Oregon Care Partners’ Angela Neal stresses the importance of “becoming educated . . . better equipped to face the reality of the new normal.”
While many caregivers are caring for loved ones in the aftermath of a stroke or in the last days of a terminal illness, the largest segment is caring for loved ones with Alzheimer’s — the most common of the 85 to 90 forms and types of dementia. Two out three caregivers are women. The stress and distress among these caregivers is greater than those dealing with other diseases or disabilities.
It’s not uncommon for caregivers to experience resentment, anger and guilt.
“Not all who come to our seminars are caring for someone with Alzheimer’s, however a good amount do,” says Axness. “They need to be lifted up . . . learn ways to reduce the stress, relax, balance their lives.”
According to Holland, there are 60,000 Oregonians diagnosed with Alzheimer’s, and 180,000 family caregivers working 20-plus hours a week.
Caring for Alzheimer’s patients “isn’t intuitive,” says Holland. In addition to the memory loss, there are challenging behaviors such as anger, paranoia, anxiety and agitation.
Alzheimer’s takes a devastating toll on caregivers. Nearly 60 percent of Alzheimer’s and dementia caregivers rate the emotional stress of caregiving as high or very high; about 40 percent suffer from depression.
Axness says that her seminar participants “talk about the loss of time, relationships, social life, hobbies, money, and identity . . . but the feeling of isolation comes up the most.”
The demands of day-to-day care, changes in family roles and decisions about placement in a care facility can be difficult.
But, keeping in mind that it’s not a sprint, but a marathon, “you need to take to it one day at a time,” says Neal.
Neal recommends caregivers tap into “evidence-based approaches and programs that can help.”
“Becoming well-informed about the disease is one important strategy,” she says. “Programs that teach families about the various stages of Alzheimer’s and about ways to deal with difficult behaviors and other caregiving challenges can help.”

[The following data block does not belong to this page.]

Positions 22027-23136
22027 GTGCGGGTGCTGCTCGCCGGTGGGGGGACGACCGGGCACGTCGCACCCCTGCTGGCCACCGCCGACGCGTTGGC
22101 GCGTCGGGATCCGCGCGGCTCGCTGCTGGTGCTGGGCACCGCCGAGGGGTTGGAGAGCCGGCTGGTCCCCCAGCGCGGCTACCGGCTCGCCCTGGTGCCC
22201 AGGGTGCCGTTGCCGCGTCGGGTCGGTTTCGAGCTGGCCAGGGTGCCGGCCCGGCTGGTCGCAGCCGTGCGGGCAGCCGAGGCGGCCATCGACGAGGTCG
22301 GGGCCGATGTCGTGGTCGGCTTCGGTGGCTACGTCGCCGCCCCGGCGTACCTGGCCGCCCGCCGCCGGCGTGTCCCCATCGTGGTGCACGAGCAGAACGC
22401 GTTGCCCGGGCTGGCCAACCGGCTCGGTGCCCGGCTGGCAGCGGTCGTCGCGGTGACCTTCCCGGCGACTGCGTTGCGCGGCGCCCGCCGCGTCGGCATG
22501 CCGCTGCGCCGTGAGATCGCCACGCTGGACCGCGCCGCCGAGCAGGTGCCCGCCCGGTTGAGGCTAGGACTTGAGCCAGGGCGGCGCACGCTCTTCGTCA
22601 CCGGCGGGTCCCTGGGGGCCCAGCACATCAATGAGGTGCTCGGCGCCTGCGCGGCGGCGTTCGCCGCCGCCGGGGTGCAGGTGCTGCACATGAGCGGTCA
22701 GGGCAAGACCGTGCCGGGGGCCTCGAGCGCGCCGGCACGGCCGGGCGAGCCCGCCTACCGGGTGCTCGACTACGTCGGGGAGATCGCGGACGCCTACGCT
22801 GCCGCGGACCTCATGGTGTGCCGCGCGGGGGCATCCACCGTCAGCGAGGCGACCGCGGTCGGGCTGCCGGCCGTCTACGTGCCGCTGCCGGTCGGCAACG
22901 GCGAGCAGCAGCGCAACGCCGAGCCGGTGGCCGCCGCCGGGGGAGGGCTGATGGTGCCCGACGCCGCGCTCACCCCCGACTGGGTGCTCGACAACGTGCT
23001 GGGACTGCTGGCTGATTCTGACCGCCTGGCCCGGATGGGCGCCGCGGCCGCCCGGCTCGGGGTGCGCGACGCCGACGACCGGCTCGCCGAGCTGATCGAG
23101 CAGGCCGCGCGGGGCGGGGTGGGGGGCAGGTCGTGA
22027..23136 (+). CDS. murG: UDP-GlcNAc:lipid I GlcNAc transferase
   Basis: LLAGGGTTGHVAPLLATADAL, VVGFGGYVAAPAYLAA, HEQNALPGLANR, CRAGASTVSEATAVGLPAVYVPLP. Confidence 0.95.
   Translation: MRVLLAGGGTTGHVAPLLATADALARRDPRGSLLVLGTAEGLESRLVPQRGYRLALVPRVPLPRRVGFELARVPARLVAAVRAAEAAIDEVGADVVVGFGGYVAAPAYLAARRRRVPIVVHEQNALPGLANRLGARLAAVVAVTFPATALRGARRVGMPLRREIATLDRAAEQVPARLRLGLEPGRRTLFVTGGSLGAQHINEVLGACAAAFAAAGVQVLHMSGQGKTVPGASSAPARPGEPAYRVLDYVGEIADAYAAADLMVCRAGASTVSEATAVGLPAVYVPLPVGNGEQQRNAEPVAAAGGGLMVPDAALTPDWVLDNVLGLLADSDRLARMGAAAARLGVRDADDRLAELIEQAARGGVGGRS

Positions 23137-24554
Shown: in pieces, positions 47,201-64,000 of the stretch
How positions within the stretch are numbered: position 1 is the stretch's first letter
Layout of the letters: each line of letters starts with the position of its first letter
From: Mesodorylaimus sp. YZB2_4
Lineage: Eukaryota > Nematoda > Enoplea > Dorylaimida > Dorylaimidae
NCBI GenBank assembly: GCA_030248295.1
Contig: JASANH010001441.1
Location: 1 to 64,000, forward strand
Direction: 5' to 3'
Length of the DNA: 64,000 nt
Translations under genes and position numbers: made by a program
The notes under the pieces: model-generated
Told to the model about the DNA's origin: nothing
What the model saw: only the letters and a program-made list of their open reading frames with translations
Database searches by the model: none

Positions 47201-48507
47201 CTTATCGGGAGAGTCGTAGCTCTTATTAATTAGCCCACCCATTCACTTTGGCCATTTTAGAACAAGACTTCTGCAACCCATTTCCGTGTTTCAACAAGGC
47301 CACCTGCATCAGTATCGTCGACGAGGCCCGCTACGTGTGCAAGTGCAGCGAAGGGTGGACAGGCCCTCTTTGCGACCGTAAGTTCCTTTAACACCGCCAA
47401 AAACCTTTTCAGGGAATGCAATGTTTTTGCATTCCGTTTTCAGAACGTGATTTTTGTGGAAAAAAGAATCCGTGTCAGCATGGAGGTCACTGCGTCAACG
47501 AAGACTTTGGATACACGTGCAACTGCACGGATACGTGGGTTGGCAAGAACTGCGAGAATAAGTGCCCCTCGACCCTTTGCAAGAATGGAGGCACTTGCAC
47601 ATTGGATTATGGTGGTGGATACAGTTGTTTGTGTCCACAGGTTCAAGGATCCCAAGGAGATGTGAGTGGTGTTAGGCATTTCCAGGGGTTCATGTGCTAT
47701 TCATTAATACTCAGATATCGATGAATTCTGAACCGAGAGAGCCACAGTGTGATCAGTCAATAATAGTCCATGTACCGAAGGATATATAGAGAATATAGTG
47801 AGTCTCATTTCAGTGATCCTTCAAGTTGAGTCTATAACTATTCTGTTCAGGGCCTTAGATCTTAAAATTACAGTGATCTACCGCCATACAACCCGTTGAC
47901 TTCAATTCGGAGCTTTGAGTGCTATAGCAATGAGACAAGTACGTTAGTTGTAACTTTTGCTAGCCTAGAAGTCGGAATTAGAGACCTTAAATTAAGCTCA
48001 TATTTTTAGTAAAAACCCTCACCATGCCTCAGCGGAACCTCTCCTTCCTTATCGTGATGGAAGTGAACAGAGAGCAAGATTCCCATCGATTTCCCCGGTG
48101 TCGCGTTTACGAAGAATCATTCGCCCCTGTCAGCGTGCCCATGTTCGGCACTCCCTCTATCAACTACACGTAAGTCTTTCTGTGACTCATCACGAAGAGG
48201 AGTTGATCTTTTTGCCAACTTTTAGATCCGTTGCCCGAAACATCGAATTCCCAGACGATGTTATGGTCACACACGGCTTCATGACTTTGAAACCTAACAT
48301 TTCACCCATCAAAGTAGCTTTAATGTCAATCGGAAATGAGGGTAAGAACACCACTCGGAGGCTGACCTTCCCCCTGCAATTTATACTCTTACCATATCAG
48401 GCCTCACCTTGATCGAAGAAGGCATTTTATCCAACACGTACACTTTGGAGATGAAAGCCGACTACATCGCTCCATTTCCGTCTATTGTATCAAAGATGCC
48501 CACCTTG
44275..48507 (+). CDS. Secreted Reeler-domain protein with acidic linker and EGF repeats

A completely different method of communication needs to be learned too, she adds.
Good coping skills, a strong support network and respite care are other ways to help caregivers handle the stress. Staying physically active provides physical and emotional benefits.
“It’s important to take breaks, to care for one’s own health,” says Neal. “Or, you face increased risk of chronic disease.”
She recommends caregivers connect with other caregivers through support groups “to share, laugh, cry, and vent.”
“Connect with others who understand,” she says.
All three experts offered the following as signs that a caregiver needs support:
Health issues, such as feeling tired and fatigued, new or worsening health problems, chronic pain, change in appetite, weight changes.
Emotional issues, such as irritability, depression, concentration problems, sense of helplessness or hopelessness. Sleep problems, such as not easily falling asleep or waking in the night. When a caregiver reaches his/her threshold and must consider alternative care — an assisted living facility or memory care center — because of quality of life, safety or complex medical needs, it’s important they seek help in the decision-making process.
No matter the decision, “you are always that loved one’s caregiver,” says Axness. “You will always be their advocate.”
“The hardest part,” says Grush, “is remembering how he once was and seeing the decline.
“I miss that part of my dad.”